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The work of online volunteers

4 Mins read

The volunteers who run our favorite groups on Facebook, Reddit, Nextdoor, or Discord can make all the difference between being part of a valuable community online or a gathering descending into insulting chaos.

New research attempting to put a dollar figure on this work made me want to explore two questions: Why would those Internet community leaders work unpaid? And does it still make sense that we all donate our tweets, Yelp reviews, and Facebook posts to wealthy internet companies?

As for the first question, I am convinced that the best way to support online community leaders is not as simple as I first thought – that internet companies should pay them directly. But it’s worth having a conversation about fair compensation in one form or another.

And while we do benefit from having places online to express our thoughts, connect with others, and share feedback, I want us to consider whether this is still a fair deal. Our posts are the product for internet companies, and as an unpaid volunteer, you probably wouldn’t assemble cars for Ford.

Let’s dig a little bit into the research I mentioned.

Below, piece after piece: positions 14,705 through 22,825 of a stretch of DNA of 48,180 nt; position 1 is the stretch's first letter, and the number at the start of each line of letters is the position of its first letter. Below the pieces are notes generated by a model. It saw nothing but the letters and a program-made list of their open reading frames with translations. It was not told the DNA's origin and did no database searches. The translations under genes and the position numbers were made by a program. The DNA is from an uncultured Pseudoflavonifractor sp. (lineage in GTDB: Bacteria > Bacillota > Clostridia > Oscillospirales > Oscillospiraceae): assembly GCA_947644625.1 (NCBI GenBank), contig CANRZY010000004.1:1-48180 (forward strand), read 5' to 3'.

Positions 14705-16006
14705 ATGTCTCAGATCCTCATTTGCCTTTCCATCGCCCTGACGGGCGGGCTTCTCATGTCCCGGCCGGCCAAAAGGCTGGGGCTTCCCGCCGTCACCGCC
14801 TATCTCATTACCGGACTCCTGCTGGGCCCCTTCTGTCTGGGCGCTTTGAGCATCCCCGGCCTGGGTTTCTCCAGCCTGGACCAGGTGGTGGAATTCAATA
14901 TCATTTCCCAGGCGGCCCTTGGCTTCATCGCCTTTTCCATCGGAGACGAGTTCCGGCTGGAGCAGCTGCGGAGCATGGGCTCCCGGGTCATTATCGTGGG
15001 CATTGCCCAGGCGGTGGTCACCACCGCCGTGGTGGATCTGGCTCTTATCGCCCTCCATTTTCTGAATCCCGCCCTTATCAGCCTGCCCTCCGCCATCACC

Researchers from Northwestern University and the University of Minnesota Twin Cities used new methods to track some of the activities of the self-proclaimed moderators who run subreddits, the Reddit forums organized around topics like breastfeeding, financial planning, or koi ponds. The academics estimate that group overseers collectively performed at least $3.4 million in unpaid work each year. The researchers said this was about 3 percent of an estimate of Reddit’s ad revenue in 2019.

(You can read the research papers still in the early form here and here. Northwestern also summarized the key findings.)


That wouldn’t be a lot of money if it were spread across thousands of subreddits. But the researchers stressed that their estimate was wildly conservative. Suppose you multiply the money over all the websites where people spend their free time hosting online communities. In that case, a lot of free and often unnoticed labor is essential to our online experience.

“We want to make it clear to people that the discussions on Reddit don’t just happen. It’s because these moderators actively shape the communities,” said Hanlin Li, a Northwestern University doctoral student who led the study. “This is substantial work that Reddit is subsidizing.”

Li and others I spoke to also said there was no easy answer to all this volunteer work fueling the internet. Suppose people who oversaw your favorite gardening group on Reddit or Facebook received a salary from those companies or a weed-killer manufacturer. In that case, the group might feel less like a self-governing community and more like a commercial enterprise.

Paying volunteers could also undermine our trust in online communities. That’s a strong position among some experienced online group leaders, including Kate Bilowitz, one of the founders of a Facebook group called Vaccine Talk, which I wrote about last year.